I’ve done a bunch of work modelling fatigue in pitchers, including the study used to suggest Pitch Clocks would lead to increased fatigue 1 , how pitches per inning influences fatigue levels 2 , and a new workload metric based on fatigue 3 .  For a lot of these simulations, I used average pitch counts and paces from FanGraphs. This provides an overall picture of the estimated fatigue in a pitcher, but doesn’t really account for the individual variability associated with a game. I was originally trying to get a bigger picture idea of how fatigue accumulated during pitching – so this was appropriate. However, I missed out on some pretty cool looking graphs – which depending on who you talk to, is the entire point of science.

Last week, I tweeted out a few graphs that looked at predicted forearm fatigue in pitchers from games during the 2014, and 2015 season. Here was the first one:


In game 5 of the ALCS in 2015, Marco Estrada went 7 and 2/3 innings, staving off elimination and sending the series back to Kansas City. Estrada started out fast, and never gave up a run until the 7th inning. It was a sign of things to come – absolute clutch pitching performances that buoyed the Blue Jays pitching staff in the 2016 season. Here’s how I was able to get these simulations.


The first step in this method was to get the pitch types, sequence, and time of each pitch during an outing. From the MLB’s gameday data, I was able to pull this sequence out by querying the database by pitcher and game. Here’s the MySQL Query I used for that purpose:

select pitches.sv_id, atbats.inning, atbats.outs, pitches.pitch_type, atbats.des, atbats.pitcher from atbats, pitches, games where pitches.ab_id = atbats.ab_id and atbats.game_id = games.game_id and games.game_id = ‘23910’ and atbats.pitcher = 462136 order by atbats.inning, atbats.outs ASC

This produced a result that looked like this:


Figure 1. Sample output from the MySQL query posted in the snippet above.

Every pitch, organized by inning and sequence, for an individual pitcher in an individual game. That value on the left – the sv_id from the gameday atbats table, contained the date (YYMMDD_HHMMSS). Everything I needed to calculate the amount of time between each pitch.

From the paper on pitch clocks and fatigue, I had created a time history of muscle demands for a series of forearm muscles. These were defined as either fastball type pitches, or breaking type pitches. In the graphs, figure A are the demands for fastballs, and figure B are the demands of curve balls / breaking pitches. These time histories are from a series of studies, summarized in the pitch clock papers.


So, back to the Gameday database. I exported the demands from the query into Matlab. I coded each pitch as being either a fastball or a breaking ball, then attached the appropriate amount of rest after each pitch. Here’s an example from Marco Estrada’s ALCS game:


Figure 3. Pitch selection and rest time from Estrada’s game 5 of the 2015 ALCS. All pitches coded as a 1 were fastballs. All pitches coded as 2 were breaking pitches. These were used to simulate the time histories of demands for Estrada, and then determine the predicted fatigue level.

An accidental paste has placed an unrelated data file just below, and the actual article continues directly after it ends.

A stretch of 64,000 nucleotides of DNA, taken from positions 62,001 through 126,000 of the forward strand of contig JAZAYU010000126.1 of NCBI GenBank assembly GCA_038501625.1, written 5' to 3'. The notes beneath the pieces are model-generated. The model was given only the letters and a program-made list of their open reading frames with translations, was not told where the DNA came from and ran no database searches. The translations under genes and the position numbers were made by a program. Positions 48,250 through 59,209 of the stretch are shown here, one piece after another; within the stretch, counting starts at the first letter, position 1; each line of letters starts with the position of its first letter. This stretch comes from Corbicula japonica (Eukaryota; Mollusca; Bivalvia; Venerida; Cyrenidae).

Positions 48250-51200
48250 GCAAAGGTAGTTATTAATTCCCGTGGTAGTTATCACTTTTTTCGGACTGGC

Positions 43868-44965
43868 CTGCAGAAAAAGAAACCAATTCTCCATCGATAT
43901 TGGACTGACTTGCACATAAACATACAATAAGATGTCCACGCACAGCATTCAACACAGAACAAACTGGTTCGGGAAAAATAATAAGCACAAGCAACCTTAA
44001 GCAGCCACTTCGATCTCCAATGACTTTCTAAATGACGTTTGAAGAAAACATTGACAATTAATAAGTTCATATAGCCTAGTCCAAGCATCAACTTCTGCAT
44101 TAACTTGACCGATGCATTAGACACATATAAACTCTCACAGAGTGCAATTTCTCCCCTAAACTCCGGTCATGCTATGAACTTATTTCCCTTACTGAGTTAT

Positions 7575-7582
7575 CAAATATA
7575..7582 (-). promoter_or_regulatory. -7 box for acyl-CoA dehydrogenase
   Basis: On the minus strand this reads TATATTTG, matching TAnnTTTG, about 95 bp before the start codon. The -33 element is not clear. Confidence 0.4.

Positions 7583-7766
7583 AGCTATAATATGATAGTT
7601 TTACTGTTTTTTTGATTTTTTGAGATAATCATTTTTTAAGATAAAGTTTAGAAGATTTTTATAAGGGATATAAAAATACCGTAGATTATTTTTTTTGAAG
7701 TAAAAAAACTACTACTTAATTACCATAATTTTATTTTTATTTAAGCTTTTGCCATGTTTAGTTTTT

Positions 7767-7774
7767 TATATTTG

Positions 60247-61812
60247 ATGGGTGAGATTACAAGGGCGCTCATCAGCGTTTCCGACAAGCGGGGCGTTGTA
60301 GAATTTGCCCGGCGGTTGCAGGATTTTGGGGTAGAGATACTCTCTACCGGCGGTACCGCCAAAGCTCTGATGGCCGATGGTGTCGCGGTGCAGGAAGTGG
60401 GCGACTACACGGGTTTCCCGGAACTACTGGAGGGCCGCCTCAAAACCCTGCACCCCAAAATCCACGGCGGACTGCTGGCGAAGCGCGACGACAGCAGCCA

Figure 4. Muscle demands by pitch  during a 12 pitch first inning. The first pitch of the game lead to a ground ball out. The next 7 pitches resulted in a strike out, followed by a 4 pitch strike out. You can see the larger gaps between pitches as being reflective the time between batters. 

The largest numbers in this time history represented the time between innings. What I have learned from this is, is just how fatiguing it can be for a pitcher to have a long inning, followed by a short half inning where his team goes three up three down.

At this point, I had everything I needed to predict fatigue in a pitcher. Using the EMG demands from figure 4, the three compartment fatigue model was able to generate an example of how much muscle force would be lost at a given time based on the previous history of muscle demands. For Estrada, his peak fatigue came during the 5th and 7th innings of the game. During these innings, he threw 14 and 17 pitches – the highest per inning in the game. In the 5th inning, he threw more fastballs than breaking pitches, which resulted in higher fatigue levels.

Interestingly. innings where pitchers throw more fastballs have higher fatigue levels. Greater homogeneity in pitch selection has been identified as a risk factor for UCL reconstruction by Whiteside and colleagues (2016) 4  have higher fatigue levels occur when pitchers throw more fastballs.


This methodology could now allow for examination of fatigue during starts where a pitcher was hurt, or from a series of starts where a pitcher became hurt. If at the start of the season, a pitcher had his EMG activation levels recorded during a bullpen session, these accurate demands could be substituted into the model for a more accurate fatigue prediction. For now – this is a fun new way to look at a pitching performance.

If you have any requests for simulations, let me know!

Sonne M, Keir P. Major League Baseball pace-of-play rules and their influence on predicted muscle fatigue during simulated baseball games. J Sports Sci. 2016;34(21):2054-2062. [PubMed]
Sonne M. Fatigue inferences on a 100 pitch limit – Mike Sonne. Science and Baseball. http://www.mikesonne.ca/baseball/fatigue-inferences-on-a-100-pitch-limit/. Accessed December 5, 2016.
Sonne M. Giving a big FU to workload metrics in pitchers: Part 2 – Cumulative FUs – Mike Sonne. Science and Baseball. http://www.mikesonne.ca/uncategorized/giving-a-big-fu-to-workload-metrics-in-pitchers-part-2-cumulative-fus/. Accessed December 5, 2016.
Whiteside D, Martini D, Lepley A, Zernicke R, Goulet G. Predictors of Ulnar Collateral Ligament Reconstruction in Major League Baseball Pitchers. Am J Sports Med. 2016;44(9):2202-2209. [PubMed]